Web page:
After the young Baldwin died of his afflictions, Raymond took over as ruler of Jerusalem. Again, he and Saladin tried to exist peacefully. Until, of course, the dreaded Reynald of Chatillon. These two men represent the different attitudes of the transposed Latin Christians. Raymond, and those who had come along on the first few Crusades, acknowledged the difficulties of living as an outsider surrounded by Muslims. They had come to appreciate the Muslim culture, how advanced it was in medicine and science, and were content with the land and strongholds that they had collected over the years. Reynald, however, represented the newer generation of Crusaders who had a hankerin’ for glory and land, and who thought that Muslims, no matter how scientifically advanced they were, were still infidels and should be eliminated. Again, Saladin kept an eye upon these two factions.
Reynald of Chatillon was a loose cannon. Hell-bent on razing the Muslim empire to the ground, he ignored the truces delicately put in place by Raymond and Saladin. His first offense was attacking a caravan of merchants. Saladin excused this and didn’t retaliate. Reynald was chastised, but not by Raymond. The Latin Christians grew increasingly suspicious of Raymond’s friendship with Saladin and chose instead as the king, Guy of Lusignan, an indecisive and easily persuaded man. It was not long before Reynald did the unthinkable: he attacked the holy city of Mecca. This was the last straw for Saladin. He had tried to live peacefully and had allowed the Christians under his rule pretty much alone. In fact, the most that he and Raymond, during their brief flirt with peace, had abused the opposing religions was to lay upon the believers a tax. But he could not let this go unanswered. They had broken too many promises. He began to tear through the countryside where he would earn the description, “magnanimous.”
His assault on the Christian kingdom is like nothing the world had seen, nor has seen in full since. At every site that fell under his rule, his character as a good and loving human flew much more visibly than his devotion to Islam. He allowed the Christians to walk away, unharmed, with their families and possessions intact. He did not allow the pillaging often associated with the medieval armies of that time. If the Christians did not wish to leave, like many of the Jacobites or Orthodox Christians from the east, which preferred Saladin to their Latin overseers, the mighty Sultan ordered that they be left alone. Even the Jews were safe under the protection of Saladin. He only shed blood when it was necessary. If the knights of a stronghold wouldn’t surrender straightaway, he would lay siege to the stronghold and he would fight his enemy. His prisoners were clothed and fed, much to the annoyance of his treasurers. It was never his goal to stamp out the Christian religion altogether. He wanted to regain what had been there’s before the westerners first showed up all the way back in 1099. He was even content to let them keep certain cities for themselves, a decision that would eventually come back to haunt him.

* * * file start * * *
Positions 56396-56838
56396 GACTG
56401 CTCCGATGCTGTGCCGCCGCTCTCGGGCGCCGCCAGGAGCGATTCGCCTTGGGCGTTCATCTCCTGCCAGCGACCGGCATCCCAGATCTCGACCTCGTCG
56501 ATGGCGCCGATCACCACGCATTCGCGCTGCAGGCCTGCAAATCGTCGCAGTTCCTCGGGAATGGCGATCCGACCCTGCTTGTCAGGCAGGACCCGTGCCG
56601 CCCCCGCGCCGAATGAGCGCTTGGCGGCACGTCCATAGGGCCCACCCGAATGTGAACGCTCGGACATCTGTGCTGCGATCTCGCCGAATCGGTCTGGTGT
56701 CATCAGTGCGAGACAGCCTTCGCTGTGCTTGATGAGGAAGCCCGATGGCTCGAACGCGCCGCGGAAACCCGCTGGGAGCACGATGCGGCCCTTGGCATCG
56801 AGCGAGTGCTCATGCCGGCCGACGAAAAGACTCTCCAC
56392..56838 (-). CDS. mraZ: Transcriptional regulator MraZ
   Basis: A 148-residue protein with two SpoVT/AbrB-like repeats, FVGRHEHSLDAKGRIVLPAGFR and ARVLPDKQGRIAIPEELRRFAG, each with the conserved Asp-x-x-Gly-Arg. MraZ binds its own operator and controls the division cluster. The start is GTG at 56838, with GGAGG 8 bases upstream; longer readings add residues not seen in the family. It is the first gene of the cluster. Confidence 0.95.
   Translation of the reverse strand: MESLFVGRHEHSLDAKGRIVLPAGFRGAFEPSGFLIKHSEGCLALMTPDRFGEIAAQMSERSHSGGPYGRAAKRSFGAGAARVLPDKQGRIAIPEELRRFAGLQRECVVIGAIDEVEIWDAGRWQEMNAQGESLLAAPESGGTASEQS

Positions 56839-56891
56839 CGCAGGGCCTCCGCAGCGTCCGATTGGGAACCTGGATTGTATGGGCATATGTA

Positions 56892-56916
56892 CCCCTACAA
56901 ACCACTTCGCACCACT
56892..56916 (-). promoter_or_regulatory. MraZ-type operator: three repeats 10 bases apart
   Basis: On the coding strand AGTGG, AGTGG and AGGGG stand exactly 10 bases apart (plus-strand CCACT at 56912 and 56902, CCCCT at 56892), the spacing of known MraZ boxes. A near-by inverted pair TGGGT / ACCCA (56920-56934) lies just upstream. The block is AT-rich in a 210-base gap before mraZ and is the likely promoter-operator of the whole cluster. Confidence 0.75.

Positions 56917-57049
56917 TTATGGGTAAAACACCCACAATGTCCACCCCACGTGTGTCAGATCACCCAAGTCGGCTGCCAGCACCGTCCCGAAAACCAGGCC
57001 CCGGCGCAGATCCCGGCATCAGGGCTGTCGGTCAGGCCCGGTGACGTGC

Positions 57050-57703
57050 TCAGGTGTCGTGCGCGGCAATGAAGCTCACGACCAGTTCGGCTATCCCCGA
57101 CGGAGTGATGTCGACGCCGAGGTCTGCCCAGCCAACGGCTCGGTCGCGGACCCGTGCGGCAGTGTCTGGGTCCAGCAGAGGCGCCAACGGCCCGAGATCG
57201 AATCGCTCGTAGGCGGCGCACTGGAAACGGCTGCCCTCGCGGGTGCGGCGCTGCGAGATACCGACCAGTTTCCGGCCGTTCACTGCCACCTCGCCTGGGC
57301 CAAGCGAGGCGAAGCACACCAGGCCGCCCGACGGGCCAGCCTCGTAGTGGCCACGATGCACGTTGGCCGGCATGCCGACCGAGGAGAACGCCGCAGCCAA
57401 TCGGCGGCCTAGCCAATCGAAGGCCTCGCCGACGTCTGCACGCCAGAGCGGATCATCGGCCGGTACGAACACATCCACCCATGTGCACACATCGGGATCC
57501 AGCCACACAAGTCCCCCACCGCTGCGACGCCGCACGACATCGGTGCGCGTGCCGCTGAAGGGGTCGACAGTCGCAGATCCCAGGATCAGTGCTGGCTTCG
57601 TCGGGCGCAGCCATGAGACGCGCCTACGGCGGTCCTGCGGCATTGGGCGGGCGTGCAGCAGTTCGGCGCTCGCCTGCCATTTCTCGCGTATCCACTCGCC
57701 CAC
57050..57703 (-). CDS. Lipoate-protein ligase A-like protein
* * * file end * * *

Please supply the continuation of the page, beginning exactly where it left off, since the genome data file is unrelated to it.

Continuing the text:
During these campaigns, Saladin and his old pal Raymond of Tripoli had struck up another agreement. In accordance of their truce, Saladin asked permission to pass through Raymond’s land in order to attack another site. Embarrassed but willing, Raymond said that Saladin could pass through as long as he left his people alone. He warned the citizens living within his boundaries to stay inside and that a Muslim army would be passing by. The Templars and Hospitallers caught wind of this agreement and rode hard to put a stop to it. They engaged Saladin’s force on Raymond’s land and were immediately crushed. But the bond between Raymond and Saladin was broken.
What followed was one of the most ingenious military moves the Crusades had seen. He tip-toed on over to Tiberias where the wife of the ashamed Raymond was living. Saladin set fire to the city but delayed on attacking the citadel where the woman was safely trapped. When the Frankish knights heard, they immediately gathered an army to finally crush Saladin. But they don’t call him Slippery Saladin for nothing! He set the trap cleverly. It was July in the desert and the Franks had many miles to travel. Saladin waited for them, perched on the edge of Lake Tiberias. He first had some of his riders go out and pester the Christian armies with arrows, just to slow them down. It worked! The next day, he sat fire to the orchards that stood before the army. This worked, too! Exhausted and literally dying of thirst, the Christians came to the village of Hittan. From there, they could see Lake Tiberias and all its shimmering glory. Between them, however, was a well-rested and juiced up army. BLAMMO! Reynald of Chatillon was beheaded, along with the majority of the Templars. Guy and many others were let go on their word that they would never take up arms against the Muslims again (they must have had their fingers crossed).
After this crushing defeat, there was no real army to keep Saladin at bay. He had his eyes on the crown jewel: Jerusalem. Its defender, the noble Balian, had been spared from an earlier encounter with Saladin. He had given the sultan his word that he wouldn’t fight him anymore. And unlike most of the Christian knights, he intended to keep his word. But he couldn’t just give up Jerusalem. He met with Saladin and explained his predicament. Saladin understood and released him from his commitment. However, the siege of Jerusalem did not come to blows. In the end, both sides settled on a payment. A huge sum was paid for the ransom of the peoples of Jerusalem. And those who couldn’t afford to pay? Well, Saladin let them go anyway. That was just his style! The poor, the old, the widows and children, all were free to go without any sort of payment, again, to the chagrin of the treasurers. And on October 2, 1187, Saladin walked victorious through the gates of the Holy City.
But all of those prisoners he let go gathered in a little place called Tyre. And this would be the undoing of Saladin and his Muslim empire.